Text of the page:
If the dive shop has Nitrox in banks, or uses a compressor with either a membrane system or Nitrox mixing stick to create the Nitrox, then the dive shop may generally believe the cylinder being filled does not need to be O2 clean to be filled with Nitrox up to 40%. (That is, the standard practice is to apply what is known as the 40 per cent rule.) In this case the shop will be decanting Nitrox which is already mixed at a fraction of Oxygen (FO2) less than 40% into the tank. More dive shops are beginning to bank Nitrox and have it ready to decant into customers cylinders. Some dive shops keep more Nitrox banked than they do air. Using this method the cylinder and valve never see more than 40% Oxygen. If the dive shop is following the 40% rule, they will not require the cylinder and valve to be Oxygen cleaned, as the tank and valve only ever "sees" Nitrox below 40%.

At The Scuba Doctor we use partial pressure blending for Nitrox and Trimix fills, so your cylinders and valves need to be O2 clean when getting these fills because they will see 100% Oxygen.

What if I want a Nitrox fill over 40%?

This question is asked because many people in the dive industry simply refer to and follow the 40 per cent rule.

The 40 Per Cent Rule
In essence, the 40 Per Cent Rule states that, "If a regulator, cylinder or valve will not be exposed to gas mixtures with an FO2 greater than 40 percent, at pressures greater than regulator intermediate pressure, they need not be O2 clean or service rated." The 40 Percent Rule is widely accepted by divers, dive shops, dive operators and government agencies. Any gas over EAN 40 is treated as Oxygen in terms of handling procedures and the cleaning requirements for cylinders and valves.

So if you require a Nitrox fill over 40%, most dive centres will require you to have an O2 clean cylinder and valve.

Nevertheless, some manufacturers specify that any regulators, cylinders or valves exposed to gas mixtures other than air be O2 clean and service rated. It's not a bad idea to ensure that any cylinder designated for Nitrox use be kept O2 clean and service rated as well, regardless of whether it will be filled using partial-pressure blending or not.

At The Scuba Doctor because we partial pressure fill all Nitrox mixes, we require all cylinders and valves that are to receive a fill with Nitrox 22% or higher, to be O2 clean.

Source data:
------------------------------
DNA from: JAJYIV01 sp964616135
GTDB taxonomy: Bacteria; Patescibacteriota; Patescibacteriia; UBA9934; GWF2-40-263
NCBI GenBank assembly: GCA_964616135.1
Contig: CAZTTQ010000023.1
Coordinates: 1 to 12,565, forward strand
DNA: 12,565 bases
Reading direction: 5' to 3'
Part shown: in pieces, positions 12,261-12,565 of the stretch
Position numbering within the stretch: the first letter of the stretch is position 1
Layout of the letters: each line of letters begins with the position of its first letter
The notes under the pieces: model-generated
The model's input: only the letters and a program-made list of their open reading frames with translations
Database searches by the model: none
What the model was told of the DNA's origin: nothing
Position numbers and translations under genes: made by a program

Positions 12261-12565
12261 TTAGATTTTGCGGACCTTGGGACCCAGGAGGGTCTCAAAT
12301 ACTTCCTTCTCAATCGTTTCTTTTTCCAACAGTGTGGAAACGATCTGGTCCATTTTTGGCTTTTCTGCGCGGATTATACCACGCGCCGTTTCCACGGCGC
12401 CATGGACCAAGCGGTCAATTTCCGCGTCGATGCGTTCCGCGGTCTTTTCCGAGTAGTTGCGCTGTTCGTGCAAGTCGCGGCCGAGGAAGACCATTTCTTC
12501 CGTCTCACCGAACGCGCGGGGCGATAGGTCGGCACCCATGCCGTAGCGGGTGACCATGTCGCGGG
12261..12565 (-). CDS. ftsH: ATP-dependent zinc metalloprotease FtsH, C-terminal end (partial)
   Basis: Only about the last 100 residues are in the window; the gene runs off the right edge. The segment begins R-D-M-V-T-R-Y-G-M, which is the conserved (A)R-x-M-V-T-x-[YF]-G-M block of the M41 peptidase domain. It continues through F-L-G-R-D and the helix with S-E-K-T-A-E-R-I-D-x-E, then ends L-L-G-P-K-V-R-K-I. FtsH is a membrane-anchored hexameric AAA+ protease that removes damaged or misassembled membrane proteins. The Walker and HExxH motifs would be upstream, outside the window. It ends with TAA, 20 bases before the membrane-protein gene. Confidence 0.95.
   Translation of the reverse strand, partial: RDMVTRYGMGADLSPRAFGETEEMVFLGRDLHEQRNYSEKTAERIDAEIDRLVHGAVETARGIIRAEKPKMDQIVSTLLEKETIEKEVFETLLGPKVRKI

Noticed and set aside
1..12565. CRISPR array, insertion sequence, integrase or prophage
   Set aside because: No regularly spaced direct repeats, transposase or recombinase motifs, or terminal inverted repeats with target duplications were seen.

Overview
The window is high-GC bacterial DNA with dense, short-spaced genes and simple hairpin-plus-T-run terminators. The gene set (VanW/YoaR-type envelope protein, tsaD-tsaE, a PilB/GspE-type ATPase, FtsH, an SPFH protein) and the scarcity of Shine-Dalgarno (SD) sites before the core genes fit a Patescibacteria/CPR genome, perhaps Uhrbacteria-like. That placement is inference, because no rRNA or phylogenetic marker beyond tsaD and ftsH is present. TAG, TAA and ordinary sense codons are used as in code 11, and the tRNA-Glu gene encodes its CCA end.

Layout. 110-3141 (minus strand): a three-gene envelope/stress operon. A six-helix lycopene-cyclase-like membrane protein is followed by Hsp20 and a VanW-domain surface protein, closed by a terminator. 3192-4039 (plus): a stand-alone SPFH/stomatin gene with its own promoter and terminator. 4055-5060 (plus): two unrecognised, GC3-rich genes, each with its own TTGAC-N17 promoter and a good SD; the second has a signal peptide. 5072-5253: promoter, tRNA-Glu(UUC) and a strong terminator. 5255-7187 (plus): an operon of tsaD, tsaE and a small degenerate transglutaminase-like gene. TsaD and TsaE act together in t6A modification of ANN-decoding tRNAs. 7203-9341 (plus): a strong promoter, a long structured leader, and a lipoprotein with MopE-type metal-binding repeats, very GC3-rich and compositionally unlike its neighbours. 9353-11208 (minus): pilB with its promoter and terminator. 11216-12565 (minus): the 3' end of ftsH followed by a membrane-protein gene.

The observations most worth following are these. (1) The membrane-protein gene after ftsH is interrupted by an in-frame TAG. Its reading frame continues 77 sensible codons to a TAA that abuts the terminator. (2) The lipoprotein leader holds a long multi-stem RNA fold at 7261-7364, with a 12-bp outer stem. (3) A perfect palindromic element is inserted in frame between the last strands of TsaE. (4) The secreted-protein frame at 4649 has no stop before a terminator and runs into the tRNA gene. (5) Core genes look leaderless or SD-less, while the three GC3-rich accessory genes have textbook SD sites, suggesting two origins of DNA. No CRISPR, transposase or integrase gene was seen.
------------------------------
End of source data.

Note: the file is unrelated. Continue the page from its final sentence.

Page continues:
Is the 40% Rule Adequate?

Within the recreational diving industry it is generally accepted that regulators, SPG's and alternate air sources can be used with enriched air mixtures up to 40% without modifications. On the other hand, equipment exposed to gas mixtures with more than 40% oxygen need to be cleaned to oxygen service specifications. This will include cylinders and cylinders valves that will be used for partial pressure blending (introducing 100% oxygen).

As you would have guessed, we wouldn't have brought up the subject if there wasn't room for any controversy.

Although the 40% rule 'seems' to have a proven safety track record, the 40% rule historically originates from a single entry in 29CFR910.430 by the Occupational Safety and Health Administration (OSHA) of the U.S. Department of Labour, which applies to "Commercial Diving Operations". Within the same set of rules, Commercial diver means a diver engaged in underwater work for hire, excluding sport and recreational diving and the instruction thereof. Despite this clear exclusion, within the recreational diving industry this rule keeps being cited.

Looking into more US legislation, a threshold of 23.5 or 25% seems more acceptable. Worth mentioning here is NASA: their threshold is >21% />100 PSI (6.8 bar). Now those NASA chaps might have a little experience with oxygen handling and unfortunately learned plenty of it the hard way.

To add to the confusion, the International Marine Contractors Association (IMCA) recommends a threshold of 25%.

Here in Australia we tend to follow the international stardards, with our own modifications is some cases. Well, EN 12021:2014 mandates the use of oxygen compatible air in mixtures containing an oxygen concentration greater than 22%. Furthermore, in Europe both EN 13949:2003 and EN 144-3:2003 state that scuba equipment sold in CEE (European Community) countries over 21% and up to 100% will be manufactured with the special DIN M26 fitting.